Either I am very fickle or very full-hearted, because whatever piece of jewelry I am wearing is my favorite. However fascinated I am by a piece lying in a beautiful case, my experience of the displayed jewelry does not compare with the magic of the one surrounding my neck, attached to my chest, circling my finger, or piercing my ear. Each wearing, enriched by the memory of other places the piece and I traveled together and the occasions we jointly commemorated, enhances the pleasure.
Still, there is the passion of the very first time. Mine was occasioned by a necklace composed of hundreds of tiny silver pieces that Tone Vigeland hand-rolled into oval sculptures and wove into an elongated neckpiece. How distinctly I remember the necklace dipping to points in the front and back, as I laid the body-hugging metal across my shoulders. Looking in the mirror, I saw the variously refracted rays of light illuminate the surface of the fantastic metal stole into different and changing patterns and hues, reminiscent of the color and texture variations in fur and every bit as luxurious. The piece is heavy, not unbearably heavy, but heavy enough that I was aware of its presence, an armor against evil forces. When I wore it then – and every time I have worn it since – I move with deliberation and confidence.
The ‘One That Got Away’
The monkey ring led to my passion for Bishoff work and still feeds my attraction to the representation of human characteristics in animals that originated in the first human artistic expressions and continues today in the edgy, human-traited animals erupting from the imaginations of this generation’s technology/animation-bred artists. How wonderful it would be to look down at Bishoff’s monkey on my finger, while wearing German jewelry artist Alexander Blank’s sculpted fish brooch or American Emily Cobb’s necklace of frolicking foxes! Alas, I cannot. Manfred Bishoff’s monkey ring is the one that got away.
Being A Collector
I have been buying art since I was in college . . . inexpensive works (I had no money) that appealed to me and wonderful unlimited edition posters. I was a hippy in the 1960s and believed material possessions were a bad thing, so I resisted ‘collecting’ art until my husband Peter made me see how important collecting is to the production of art and its preservation. Every time we went to a museum, he pointed out how many of the works were donated by collectors! That was in the early 1980s. We collect sculpture, painting, drawings, photography (to a lesser degree) film and video (to a lesser degree) and jewelry (which we began collecting in mid/late 1980s).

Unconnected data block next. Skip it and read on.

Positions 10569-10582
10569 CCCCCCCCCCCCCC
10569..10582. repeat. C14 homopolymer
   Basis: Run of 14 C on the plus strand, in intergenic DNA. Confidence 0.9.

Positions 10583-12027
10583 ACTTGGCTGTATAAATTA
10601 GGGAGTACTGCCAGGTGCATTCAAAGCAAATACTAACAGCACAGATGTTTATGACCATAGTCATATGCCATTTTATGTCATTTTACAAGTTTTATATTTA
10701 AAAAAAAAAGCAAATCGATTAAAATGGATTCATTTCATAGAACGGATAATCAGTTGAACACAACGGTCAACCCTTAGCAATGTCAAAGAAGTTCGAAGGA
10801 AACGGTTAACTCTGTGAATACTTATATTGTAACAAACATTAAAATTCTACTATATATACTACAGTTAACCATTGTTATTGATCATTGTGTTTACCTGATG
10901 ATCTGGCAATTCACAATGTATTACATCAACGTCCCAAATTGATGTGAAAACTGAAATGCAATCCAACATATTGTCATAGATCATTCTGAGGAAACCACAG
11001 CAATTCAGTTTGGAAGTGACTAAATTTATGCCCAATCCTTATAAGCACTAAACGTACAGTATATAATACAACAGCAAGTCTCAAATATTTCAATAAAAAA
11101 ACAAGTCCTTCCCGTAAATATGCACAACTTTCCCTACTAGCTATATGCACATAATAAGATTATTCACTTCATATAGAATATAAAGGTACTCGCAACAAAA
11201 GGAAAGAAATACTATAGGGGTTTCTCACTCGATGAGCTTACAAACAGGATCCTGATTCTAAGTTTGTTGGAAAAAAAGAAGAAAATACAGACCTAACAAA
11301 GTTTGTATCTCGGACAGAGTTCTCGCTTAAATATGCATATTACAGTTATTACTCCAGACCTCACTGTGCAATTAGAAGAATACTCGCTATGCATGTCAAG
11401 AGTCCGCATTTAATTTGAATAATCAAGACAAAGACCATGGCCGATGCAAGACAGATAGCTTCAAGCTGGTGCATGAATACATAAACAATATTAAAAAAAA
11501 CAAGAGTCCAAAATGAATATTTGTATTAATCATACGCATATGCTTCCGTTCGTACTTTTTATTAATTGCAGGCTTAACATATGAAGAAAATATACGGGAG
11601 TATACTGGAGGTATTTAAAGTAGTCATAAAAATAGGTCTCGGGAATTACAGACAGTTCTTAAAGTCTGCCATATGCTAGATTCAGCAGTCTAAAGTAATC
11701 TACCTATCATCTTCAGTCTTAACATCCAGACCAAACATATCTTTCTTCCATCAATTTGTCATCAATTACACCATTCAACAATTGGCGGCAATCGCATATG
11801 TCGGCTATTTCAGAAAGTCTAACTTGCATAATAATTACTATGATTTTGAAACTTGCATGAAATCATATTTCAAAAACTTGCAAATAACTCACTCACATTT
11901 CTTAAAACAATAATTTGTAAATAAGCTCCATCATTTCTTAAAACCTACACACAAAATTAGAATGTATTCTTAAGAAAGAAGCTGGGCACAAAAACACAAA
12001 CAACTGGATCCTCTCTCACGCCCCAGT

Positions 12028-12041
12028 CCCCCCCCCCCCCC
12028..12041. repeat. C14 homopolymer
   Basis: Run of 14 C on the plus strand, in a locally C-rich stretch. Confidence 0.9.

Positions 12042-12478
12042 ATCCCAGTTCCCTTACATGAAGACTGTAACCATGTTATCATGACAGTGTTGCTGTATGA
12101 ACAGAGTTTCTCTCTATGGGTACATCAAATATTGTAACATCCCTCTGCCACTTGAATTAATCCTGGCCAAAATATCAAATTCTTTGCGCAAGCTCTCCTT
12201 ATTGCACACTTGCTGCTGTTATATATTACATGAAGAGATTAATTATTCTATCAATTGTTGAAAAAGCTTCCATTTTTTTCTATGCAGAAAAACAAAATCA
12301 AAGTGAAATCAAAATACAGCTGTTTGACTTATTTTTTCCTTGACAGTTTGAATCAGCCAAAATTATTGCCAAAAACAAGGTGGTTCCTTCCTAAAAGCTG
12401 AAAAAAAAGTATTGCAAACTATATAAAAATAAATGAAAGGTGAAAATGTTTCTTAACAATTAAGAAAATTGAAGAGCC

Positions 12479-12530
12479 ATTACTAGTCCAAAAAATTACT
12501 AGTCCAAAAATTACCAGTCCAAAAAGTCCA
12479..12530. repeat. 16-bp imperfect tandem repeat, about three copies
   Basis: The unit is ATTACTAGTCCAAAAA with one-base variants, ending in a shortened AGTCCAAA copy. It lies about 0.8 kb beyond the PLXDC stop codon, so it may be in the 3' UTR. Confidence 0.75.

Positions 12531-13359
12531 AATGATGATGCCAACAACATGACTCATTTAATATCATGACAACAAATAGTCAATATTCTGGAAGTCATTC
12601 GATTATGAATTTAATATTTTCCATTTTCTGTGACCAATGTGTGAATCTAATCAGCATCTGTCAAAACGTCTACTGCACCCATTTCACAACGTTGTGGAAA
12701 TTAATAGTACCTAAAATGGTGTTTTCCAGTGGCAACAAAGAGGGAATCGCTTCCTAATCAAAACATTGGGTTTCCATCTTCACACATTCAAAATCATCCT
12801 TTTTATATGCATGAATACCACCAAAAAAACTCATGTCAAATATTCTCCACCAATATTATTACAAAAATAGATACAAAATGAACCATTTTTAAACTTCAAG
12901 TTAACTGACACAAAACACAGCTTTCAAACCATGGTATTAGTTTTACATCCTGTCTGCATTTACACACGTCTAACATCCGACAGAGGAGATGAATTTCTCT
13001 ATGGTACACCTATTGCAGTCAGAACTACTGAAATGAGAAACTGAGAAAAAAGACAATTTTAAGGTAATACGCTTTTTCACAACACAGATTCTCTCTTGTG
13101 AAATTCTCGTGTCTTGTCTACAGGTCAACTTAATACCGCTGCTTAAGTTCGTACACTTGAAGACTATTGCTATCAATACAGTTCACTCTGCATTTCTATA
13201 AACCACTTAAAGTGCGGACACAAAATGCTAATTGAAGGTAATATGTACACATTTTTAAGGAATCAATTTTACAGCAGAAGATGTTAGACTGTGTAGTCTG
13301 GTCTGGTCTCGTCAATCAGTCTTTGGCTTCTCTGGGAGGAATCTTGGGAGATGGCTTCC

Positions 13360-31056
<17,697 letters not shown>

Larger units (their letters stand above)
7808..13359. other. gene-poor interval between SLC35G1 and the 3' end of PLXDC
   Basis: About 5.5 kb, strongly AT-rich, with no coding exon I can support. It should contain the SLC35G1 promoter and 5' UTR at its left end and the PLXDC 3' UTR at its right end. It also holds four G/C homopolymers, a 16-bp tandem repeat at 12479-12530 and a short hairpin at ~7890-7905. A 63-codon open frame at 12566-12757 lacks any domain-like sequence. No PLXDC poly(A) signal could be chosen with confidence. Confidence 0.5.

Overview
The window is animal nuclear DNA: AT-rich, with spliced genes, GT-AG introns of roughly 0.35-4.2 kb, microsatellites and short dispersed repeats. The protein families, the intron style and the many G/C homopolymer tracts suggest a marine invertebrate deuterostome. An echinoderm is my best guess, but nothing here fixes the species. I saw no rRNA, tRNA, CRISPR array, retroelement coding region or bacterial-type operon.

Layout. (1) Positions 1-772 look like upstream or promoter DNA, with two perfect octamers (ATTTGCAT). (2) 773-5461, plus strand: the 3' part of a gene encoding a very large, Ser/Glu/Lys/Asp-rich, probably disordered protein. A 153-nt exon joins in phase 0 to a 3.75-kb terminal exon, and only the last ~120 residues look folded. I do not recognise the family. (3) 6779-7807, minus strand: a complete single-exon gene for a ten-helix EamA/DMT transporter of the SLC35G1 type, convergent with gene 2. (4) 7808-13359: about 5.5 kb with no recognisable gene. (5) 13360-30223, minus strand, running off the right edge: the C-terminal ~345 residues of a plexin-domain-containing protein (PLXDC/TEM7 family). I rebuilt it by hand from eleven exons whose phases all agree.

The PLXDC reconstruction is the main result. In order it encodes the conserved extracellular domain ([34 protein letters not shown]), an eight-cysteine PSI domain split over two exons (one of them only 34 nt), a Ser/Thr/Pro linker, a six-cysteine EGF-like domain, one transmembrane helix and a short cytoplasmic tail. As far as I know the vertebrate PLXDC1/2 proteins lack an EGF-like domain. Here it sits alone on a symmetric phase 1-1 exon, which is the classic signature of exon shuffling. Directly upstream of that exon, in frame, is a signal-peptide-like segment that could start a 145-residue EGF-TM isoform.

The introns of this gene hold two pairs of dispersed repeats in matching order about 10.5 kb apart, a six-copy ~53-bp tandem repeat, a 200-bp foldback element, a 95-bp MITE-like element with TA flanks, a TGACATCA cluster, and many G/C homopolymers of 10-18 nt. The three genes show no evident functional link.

We collect primary market work, as the artist then benefits from the purchase (and we can afford it). We share our collection by allowing classes of students and museum and other art groups to visit and we only buy work that both of us agree on. We buy pieces slowly, after many looks and investigation of the artist. The first work of each artist we buy is early work of somebody who is not well known and, particularly in the beginning, artists who were out of favor among the general collecting population. Thus we started our collection with works by the Minimal, conceptual and like-minded artists: e.g. Donald Judd, Dan Flavin, Sol Lewitt, Robert Mangold, Dorthea Rockburne, Alan Charleton, David Rabinowitz, Robert Ryman, Ellsworth Kelly, Dan Graham, Barry LeVa, Andy Warhol (who we consider a conceptual artist) Sherrie Levine, Cildo Merieles and many, many other Brazilian and Cuban artists. Though the works had not been previously owned, a good number are from the 1960s. They had just never been sold. At the same time, we bought local artists and other young artists. We came to the Europeans later than artists from America, mainly because of access, but have been collecting them since the 1990s and have particular concentrations in Thomas Schutte and Isa Genzkin.
We keep buying steadily but slowly and almost always buy a second (or third or fourth or fifth or . . .) of artists we like. In recent years we have concentrated almost exclusively on conceptual artists: Rachael Harrison, Paul Chan, Kelly Walker, Seth Price . . .
As for our jewelry collection, I would estimate about 100 original works, but really I have no idea. I have the old masters like Gijs Bakker, Matinazzi, Bishoff, Peter Chang, Georg Dobler(early only) and Tone Vigeland in depth and single pieces by Albert Paley, Helen Shirk (actually two) Olaf Skoogfers, Judy Onofri and many others. I have eight to ten pieces of Svenja John, Alexander Blank and Jiro Kamata, several pieces by Emily Cobb, Despo Sopholocleous and Mia Maljojki and a couple of pieces each by many very young artists who studied in Munich and at the Tyler School in Philadelphia. I also have a number of edition works from Chi Ha Paura . . .?
I both wear and display my jewelry.